It all makes you wonder about New Zealand’s plan: 1. Grow the population to achieve economies of scale. That way we can do what we are good at: manufacturing.
    2. Roll back town planners, the RMA, reduce developer contributions so the smart people (“creative class”) can afford to live here and do what we do best: manufacturing.
    3. ?

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  11. YesWeDid (1,029 comments) says:

    ‘Anyone know how much we export to Spain/Italy?’

    In 2009 Spain was $243M & Italy $461M, from here:
    http://www.chinafta.govt.nz/3-Progressing-the-FTA/1-Why-China/Key-economic-statistics/0-nz-total-exports.php

    To put that in perspective our total exports were $40B (in 2010) so Spain & Italy are less than 2% of that total.

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  12. hj (6,373 comments) says:

    During the depression, people on farms did better than townies, but in those days townies had gardens, they probably didn’t lock their doors and didn’t have mobile phones, internet connections etc.

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  13. hj (6,373 comments) says:

    Tourism is in the dumps these days, except for the Chinese market which has grown (off a low base) by 26%. This has been a boon for the local Chinese community who drive the buses etc, etc

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  14. YesWeDid (1,029 comments) says:

    Come on hj – that’s hardly aspirational, we’ve got one of the best business brains in the world running the country, we’ll be alright.

    The Olympics is starting next week, a few pictures of John Key with his arm around our gold medal winners and all will be forgotten.

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  15. Cunningham (821 comments) says:

    ross69 (597) ‘Of course, and it makes the government’s decision to sell off assets even dumber than the original decision was’ yeah because borrowing more money is a fucking brilliant idea in a situation like this isn’t it??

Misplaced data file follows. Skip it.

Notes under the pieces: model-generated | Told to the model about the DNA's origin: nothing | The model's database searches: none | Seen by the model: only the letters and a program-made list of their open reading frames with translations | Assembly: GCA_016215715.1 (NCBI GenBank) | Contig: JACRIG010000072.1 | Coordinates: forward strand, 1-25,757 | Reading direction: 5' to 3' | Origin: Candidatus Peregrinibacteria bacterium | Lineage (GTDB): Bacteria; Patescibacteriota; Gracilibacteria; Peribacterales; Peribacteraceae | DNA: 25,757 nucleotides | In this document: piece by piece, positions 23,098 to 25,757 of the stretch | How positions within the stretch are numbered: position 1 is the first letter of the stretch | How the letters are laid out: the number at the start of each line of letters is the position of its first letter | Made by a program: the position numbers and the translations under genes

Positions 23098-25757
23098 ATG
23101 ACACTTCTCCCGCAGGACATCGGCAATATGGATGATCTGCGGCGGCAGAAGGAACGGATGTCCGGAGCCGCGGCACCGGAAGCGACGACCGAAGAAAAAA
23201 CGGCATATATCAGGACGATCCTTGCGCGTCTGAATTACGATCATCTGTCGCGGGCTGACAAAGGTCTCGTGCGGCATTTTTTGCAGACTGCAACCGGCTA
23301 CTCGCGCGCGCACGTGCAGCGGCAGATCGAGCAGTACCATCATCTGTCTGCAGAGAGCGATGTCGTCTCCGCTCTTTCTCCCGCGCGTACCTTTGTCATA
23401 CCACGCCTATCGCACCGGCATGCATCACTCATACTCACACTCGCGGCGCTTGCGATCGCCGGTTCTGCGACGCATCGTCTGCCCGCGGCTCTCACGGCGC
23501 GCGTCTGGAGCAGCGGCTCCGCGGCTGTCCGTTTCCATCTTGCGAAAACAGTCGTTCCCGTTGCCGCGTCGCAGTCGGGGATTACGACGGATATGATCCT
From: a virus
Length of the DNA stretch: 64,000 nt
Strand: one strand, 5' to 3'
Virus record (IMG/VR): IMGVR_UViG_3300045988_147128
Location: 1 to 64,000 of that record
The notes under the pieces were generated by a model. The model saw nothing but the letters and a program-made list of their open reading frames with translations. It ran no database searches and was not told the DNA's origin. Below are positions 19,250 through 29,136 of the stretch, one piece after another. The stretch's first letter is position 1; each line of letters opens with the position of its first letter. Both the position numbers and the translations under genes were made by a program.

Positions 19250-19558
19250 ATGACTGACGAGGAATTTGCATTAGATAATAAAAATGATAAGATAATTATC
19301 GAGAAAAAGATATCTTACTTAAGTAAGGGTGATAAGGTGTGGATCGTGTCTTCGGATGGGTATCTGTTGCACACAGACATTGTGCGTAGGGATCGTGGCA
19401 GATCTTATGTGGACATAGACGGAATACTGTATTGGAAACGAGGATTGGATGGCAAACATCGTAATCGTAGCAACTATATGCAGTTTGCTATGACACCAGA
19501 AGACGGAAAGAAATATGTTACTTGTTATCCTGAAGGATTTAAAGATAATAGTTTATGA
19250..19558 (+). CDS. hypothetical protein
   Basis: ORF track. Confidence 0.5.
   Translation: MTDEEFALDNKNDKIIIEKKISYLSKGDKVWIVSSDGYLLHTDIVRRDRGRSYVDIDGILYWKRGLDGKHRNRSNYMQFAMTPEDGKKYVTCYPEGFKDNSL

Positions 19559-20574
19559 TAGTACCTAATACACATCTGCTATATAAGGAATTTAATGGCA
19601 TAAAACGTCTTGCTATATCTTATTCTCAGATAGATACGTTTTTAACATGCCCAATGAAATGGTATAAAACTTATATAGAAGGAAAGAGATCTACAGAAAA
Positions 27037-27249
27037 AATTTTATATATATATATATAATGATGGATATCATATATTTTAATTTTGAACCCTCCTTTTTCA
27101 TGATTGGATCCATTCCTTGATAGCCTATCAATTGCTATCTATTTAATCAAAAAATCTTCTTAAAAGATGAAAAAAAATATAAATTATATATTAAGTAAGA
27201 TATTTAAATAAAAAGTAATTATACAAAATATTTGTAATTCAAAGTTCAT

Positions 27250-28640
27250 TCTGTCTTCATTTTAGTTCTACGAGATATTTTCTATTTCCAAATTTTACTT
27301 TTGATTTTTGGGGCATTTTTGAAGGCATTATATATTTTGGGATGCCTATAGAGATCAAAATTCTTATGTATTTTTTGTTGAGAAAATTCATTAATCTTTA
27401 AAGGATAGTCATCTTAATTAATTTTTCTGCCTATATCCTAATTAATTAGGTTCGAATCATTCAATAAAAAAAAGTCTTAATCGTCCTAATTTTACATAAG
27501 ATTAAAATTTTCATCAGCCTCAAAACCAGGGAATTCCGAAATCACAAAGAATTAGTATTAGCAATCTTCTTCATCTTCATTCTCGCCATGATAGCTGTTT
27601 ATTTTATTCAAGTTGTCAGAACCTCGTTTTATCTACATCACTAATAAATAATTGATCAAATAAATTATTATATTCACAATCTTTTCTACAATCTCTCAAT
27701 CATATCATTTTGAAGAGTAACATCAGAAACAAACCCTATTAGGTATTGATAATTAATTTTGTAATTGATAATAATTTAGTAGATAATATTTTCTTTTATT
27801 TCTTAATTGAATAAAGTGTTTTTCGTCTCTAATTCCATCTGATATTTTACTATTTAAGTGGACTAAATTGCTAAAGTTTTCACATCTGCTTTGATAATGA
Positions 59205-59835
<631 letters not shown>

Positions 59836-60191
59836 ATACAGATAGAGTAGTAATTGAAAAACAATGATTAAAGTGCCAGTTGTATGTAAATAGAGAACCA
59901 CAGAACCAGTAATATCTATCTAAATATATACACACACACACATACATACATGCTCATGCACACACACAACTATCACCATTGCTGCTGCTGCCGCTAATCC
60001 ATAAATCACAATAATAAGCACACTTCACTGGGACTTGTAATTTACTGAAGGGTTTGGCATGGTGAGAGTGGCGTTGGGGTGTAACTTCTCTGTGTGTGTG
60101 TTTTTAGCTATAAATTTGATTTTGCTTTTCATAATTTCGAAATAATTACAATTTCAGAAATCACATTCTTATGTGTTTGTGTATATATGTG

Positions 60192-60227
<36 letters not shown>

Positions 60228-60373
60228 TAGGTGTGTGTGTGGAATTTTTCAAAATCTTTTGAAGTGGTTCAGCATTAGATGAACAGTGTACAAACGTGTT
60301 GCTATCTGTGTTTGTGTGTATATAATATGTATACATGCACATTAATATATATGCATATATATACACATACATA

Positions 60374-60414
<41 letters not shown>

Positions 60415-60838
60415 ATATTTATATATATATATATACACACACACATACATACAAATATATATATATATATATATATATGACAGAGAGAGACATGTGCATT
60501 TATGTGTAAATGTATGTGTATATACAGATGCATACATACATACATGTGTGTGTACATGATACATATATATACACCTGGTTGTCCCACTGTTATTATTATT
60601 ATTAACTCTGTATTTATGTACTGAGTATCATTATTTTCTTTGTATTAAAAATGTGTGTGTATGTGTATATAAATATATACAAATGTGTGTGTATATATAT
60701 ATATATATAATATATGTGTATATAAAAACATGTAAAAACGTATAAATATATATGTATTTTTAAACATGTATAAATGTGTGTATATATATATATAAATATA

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  16. KevinH (1,132 comments) says:

    Arguments against the EU dating from 2001 have come back to haunt member nations:

    A national currency is essential for every democratic independent State because it enables its government to influence or control its rate of interest and its exchange rate in a manner that serves the interests of its citizens. The rate of interest is the domestic price of a currency, governing the cost of credit, borrowing, investment and the amount of money in an economy. It is a key policy instrument for advancing the people’s welfare.

    The exchange rate is the price of a currency for citizens of other countries. It governs the terms on which a country exchanges goods and services with its trading partners. By altering its currency exchange rate a country can affect the competitiveness of its trade with others. If a country has an unsuitable exchange rate for a long period, it can suffer a permanent competitive disadvantage, resulting in low economic growth, unemployment and emigration.